When I was 25, an American living in America, I made up my mind that I would have friends all over the world. I was in graduate school at the time, pursuing a PhD in American history and planning to spend the rest of my life talking to 18-22 year olds about the American Civil War.
Things didn’t turn out that way. I live in Hong Kong. I work at an international school where I spend my days with people as young as 3 to as old as their grandparents. I sometimes talk about the American Civil War, but mainly I talk about the importance of education and the power of education to change people’s lives. I love to watch children flourish.
And I do have friends around the world, living on nearly every continent. Just in the school where I work, the families hail from more than 40 countries. My days are shaped by the sounds of myriad languages, songs, and beliefs. And stories. My friends from around the world tell me wonderful stories.
My career has taken me many places. Early on after graduate school, I worked at the National Museum of American History, Smithsonian Institution. I’ve run a small non-profit organization and consulted for other non-profits. Over the years, I’ve helped organizations tell their stories, make strategic plans and raise funds to realize their goals. I’ve written millions of words by now, and I’ve had the privilege of always writing what I believed and believing what I write.
After Cairo is my first novel. I wrote it because I believe that art changes lives. Music, sculpture, painting, novels and films — they have the power to move us and shape us. In my case, a film ushered me into the world of fiction writing. For someone who started out as an historian, that was a change in direction. But I believe in the power of stories — whether fact or fiction — to challenge, heal and transform.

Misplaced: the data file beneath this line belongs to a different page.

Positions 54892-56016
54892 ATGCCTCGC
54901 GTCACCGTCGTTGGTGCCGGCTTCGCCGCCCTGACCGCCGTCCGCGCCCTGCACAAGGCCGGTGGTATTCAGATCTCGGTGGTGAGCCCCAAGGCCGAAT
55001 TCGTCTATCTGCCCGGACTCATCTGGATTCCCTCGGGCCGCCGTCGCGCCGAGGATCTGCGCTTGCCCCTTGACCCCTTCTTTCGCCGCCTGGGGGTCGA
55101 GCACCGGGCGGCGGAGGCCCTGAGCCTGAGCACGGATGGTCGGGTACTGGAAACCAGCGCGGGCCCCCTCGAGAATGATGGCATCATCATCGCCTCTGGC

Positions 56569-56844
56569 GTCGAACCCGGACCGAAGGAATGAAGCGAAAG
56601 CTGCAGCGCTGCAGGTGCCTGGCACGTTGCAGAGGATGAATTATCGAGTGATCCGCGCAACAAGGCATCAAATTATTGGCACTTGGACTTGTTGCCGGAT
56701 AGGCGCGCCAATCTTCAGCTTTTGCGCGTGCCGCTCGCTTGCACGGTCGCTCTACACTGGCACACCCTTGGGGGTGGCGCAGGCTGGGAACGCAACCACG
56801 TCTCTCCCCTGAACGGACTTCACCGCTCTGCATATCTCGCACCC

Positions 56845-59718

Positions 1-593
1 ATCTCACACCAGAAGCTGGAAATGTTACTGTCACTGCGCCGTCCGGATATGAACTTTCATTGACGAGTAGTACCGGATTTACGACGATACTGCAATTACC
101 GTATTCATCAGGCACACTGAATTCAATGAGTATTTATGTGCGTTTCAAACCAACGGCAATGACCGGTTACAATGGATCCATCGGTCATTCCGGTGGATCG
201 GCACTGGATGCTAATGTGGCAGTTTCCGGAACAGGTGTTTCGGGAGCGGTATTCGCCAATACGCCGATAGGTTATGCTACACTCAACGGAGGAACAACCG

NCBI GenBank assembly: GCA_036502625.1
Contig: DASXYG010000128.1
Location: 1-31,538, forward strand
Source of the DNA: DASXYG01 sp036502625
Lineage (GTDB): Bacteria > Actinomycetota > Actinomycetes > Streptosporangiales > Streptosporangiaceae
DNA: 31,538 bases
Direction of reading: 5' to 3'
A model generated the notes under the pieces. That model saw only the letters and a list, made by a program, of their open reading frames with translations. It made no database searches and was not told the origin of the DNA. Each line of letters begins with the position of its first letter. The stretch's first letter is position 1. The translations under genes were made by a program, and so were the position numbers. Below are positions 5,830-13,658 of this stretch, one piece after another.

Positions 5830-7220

And so I write.
A wise man once told me that every book is an act of autobiography, so let me own some of myself in the novel. I am an avid choral musician and sometime poet. I’m a native Californian, but I’ve lived in the Northeast of the US, although I know my way around Berlin better than NYC. I’ve resided in Connecticut, Wisconsin, Washington, DC and Virginia. But ultimately my heart belongs to the Pacific Rim, and Hong Kong is a wonderful place to call home. I know of no other city — except for perhaps Berlin — with such a can-do attitude. Where else on earth do you find an outdoor escalator going up a mountainside? Or lighted paths in the jungle? And there’s nothing like the view from the Star Ferry.
I hope you enjoy reading my novel as much as I enjoyed writing it. And in honor of the power of art to change lives, if you like the novel, please change the lives of others by making a donation to the charity of your choice. For information about organizations specifically working to improve the lives of refugees, check out the Make a Difference page of this website.
Thanks for stopping by!